Twice-spurned Kisner looks to break through at Wells Fargo

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CHARLOTTE, N.C. (AP) — Kevin Kisner sees no reason he won't be in contention to win his first PGA Tour title this week at the Wells Fargo Championship.

"If I keep playing the way I'm playing," Kisner said Wednesday, "I'm going to win one sooner or later."

He's been oh, so close.

Kisner has lost in sudden-death playoffs in two of the last three tournaments, including Sunday at The Players Championship when Rickie Fowler capped an improbable comeback with a winning birdie putt on No. 17 at TPC Sawgrass.

But the level-headed Kisner hasn't wasted much time fretting over the second-place finish.

He spent Monday at his brother-in-law's Duck Bottom Hunting Plantation in Horatio, South Carolina, with fellow professional golfer Boo Weekley and some caddies from the tour hunting hogs in a remote area with no cellphone service.

He didn't shoot anything — "Might have been too many beers consumed," he said, joking — but said it was a good way to decompress following Sunday's intense final round.

Although his first PGA Tour win has proved elusive, it's been a strong year for the 31-year-old Kisner. He's already pocketed $1.95 million, more than he did in his previous four years on the PGA Tour combined.

He's riding a wave where he's striking the ball perfect — and he doesn't want it to stop.

"It's one of those stretches in your career where you know you're playing well, you're hot and so you better keep playing and do it as long as you can," Kisner said.

Kisner would like to get his first win because of the exemptions and job security it would bring him on the PGA Tour.

He said that winning would be like a "giant weight" lifted off his shoulders. But he's not worried about lost opportunities. He said there isn't much else he could have done to win.

He's hit all of the shots he wanted to hit. And he's made most of the big putts he wanted to make — outside of one miss on No. 18 at The Players Championship that would have given him the outright win in regulation.

He's still trying to figure out how that putt didn't drop.

At the RBC Heritage last month, Kisner was in the final group and shot a 7-under 64 on the final day, a number that would mean a victory on most Sundays. Instead, Jim Furyk shot 63, forced a playoff and won with a dramatic birdie on the second playoff hole.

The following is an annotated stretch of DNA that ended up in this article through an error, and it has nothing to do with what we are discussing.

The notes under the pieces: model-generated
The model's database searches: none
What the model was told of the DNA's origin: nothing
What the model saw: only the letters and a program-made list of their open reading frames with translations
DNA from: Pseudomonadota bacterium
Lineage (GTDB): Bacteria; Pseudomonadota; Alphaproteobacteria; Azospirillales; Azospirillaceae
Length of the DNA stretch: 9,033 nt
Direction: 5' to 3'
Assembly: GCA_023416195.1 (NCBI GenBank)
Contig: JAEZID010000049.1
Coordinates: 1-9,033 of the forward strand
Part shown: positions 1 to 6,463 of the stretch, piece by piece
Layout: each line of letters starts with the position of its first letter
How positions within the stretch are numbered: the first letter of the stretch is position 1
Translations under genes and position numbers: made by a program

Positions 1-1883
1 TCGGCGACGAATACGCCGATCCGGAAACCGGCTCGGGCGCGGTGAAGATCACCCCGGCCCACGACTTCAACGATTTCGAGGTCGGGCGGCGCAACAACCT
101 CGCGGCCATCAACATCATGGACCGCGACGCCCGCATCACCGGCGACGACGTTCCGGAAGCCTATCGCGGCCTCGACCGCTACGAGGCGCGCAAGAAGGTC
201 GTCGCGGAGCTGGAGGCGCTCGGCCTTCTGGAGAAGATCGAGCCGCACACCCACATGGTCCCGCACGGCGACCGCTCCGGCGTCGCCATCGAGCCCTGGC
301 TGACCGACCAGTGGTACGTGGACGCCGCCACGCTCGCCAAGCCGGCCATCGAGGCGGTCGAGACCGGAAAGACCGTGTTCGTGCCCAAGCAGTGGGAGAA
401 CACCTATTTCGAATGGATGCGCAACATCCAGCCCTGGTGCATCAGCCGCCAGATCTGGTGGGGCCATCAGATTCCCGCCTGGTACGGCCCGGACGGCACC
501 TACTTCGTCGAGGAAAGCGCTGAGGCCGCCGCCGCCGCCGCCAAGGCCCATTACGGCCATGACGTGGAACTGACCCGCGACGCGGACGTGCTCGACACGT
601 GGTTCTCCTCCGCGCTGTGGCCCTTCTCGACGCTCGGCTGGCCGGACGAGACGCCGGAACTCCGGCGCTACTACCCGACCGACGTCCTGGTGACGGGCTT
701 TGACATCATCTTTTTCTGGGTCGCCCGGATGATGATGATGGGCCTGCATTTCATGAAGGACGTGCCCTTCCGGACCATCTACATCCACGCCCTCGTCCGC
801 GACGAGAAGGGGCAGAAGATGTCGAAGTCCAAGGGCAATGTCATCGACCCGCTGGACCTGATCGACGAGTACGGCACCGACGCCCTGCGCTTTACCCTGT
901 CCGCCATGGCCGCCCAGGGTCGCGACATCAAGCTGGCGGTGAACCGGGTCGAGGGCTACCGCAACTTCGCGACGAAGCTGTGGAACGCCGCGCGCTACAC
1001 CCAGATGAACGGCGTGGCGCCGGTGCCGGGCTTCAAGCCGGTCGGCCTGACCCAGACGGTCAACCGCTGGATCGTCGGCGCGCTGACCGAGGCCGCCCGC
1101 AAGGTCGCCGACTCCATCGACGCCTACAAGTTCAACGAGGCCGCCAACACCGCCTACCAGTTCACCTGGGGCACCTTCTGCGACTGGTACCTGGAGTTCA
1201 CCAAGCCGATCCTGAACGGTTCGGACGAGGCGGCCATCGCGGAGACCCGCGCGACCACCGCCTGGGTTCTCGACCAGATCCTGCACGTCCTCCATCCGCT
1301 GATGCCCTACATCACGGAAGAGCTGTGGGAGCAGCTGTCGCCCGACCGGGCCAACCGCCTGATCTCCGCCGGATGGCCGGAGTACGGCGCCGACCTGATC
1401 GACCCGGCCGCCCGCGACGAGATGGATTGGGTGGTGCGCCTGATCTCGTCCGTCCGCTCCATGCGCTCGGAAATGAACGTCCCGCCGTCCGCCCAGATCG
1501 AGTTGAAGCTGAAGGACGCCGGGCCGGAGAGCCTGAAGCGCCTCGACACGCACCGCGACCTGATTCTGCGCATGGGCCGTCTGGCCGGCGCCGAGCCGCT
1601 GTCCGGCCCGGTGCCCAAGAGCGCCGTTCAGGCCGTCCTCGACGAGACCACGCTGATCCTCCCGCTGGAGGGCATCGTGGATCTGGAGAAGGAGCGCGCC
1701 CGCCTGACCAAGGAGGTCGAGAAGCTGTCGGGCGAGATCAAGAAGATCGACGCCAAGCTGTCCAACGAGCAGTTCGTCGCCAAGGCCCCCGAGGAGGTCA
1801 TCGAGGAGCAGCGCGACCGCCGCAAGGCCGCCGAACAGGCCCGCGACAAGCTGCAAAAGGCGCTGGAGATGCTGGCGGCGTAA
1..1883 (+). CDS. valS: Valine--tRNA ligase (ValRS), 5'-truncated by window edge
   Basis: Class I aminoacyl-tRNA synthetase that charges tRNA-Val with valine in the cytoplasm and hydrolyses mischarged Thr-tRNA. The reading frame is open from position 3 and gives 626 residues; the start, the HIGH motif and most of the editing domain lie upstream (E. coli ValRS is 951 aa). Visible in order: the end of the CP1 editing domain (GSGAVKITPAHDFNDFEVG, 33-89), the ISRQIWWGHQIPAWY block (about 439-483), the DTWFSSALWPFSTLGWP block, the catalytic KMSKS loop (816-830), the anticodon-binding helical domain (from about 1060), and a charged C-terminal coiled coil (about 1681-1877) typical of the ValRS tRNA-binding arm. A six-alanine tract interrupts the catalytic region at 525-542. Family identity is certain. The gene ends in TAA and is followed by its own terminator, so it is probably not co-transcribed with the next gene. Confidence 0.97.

"I've always wanted the ball in my hand coming down the stretch, and I feel like I've had it two out of the last three weeks," Kisner said.

Then he laughed and said, "One of these days, I'm going to shoot 65 on Sunday and come up and somebody is going to hand it to me."

Webb Simpson said he believes Kisner will break through and earn a win soon.

"He's playing great golf and it's fun to see a guy like him, who hasn't been in contention a lot, hitting great quality shots under pressure in big tournaments," Simpson said.

Kisner will face a weaker field this week at Quail Hollow compared to previous years. The tournament once attracted 27 of the world's top 30 golfers. But it still features some formidable names, including Rory McIlroy, Phil Mickelson and Furyk.

The tournament was moved to a week when many of the world's top international players, as well as Americans Tiger Woods, Bubba Watson and Jordan Speith and Fowler, decided to take time off.

But Kisner feels right at home at Quail Hollow Club. His parents grew up in Charlotte, he lives 2 1/2 hours away and his brother-in-law is a member here. He finished sixth last year.

Combine all of that with his recent good play, it's no wonder Kisner's confidence is riding high.

"I don't see any reason why I can't compete again," Kisner said. "I don't feel tired. I don't feel worn out or anything. I played great (Tuesday), and I'm still hitting the ball solid."

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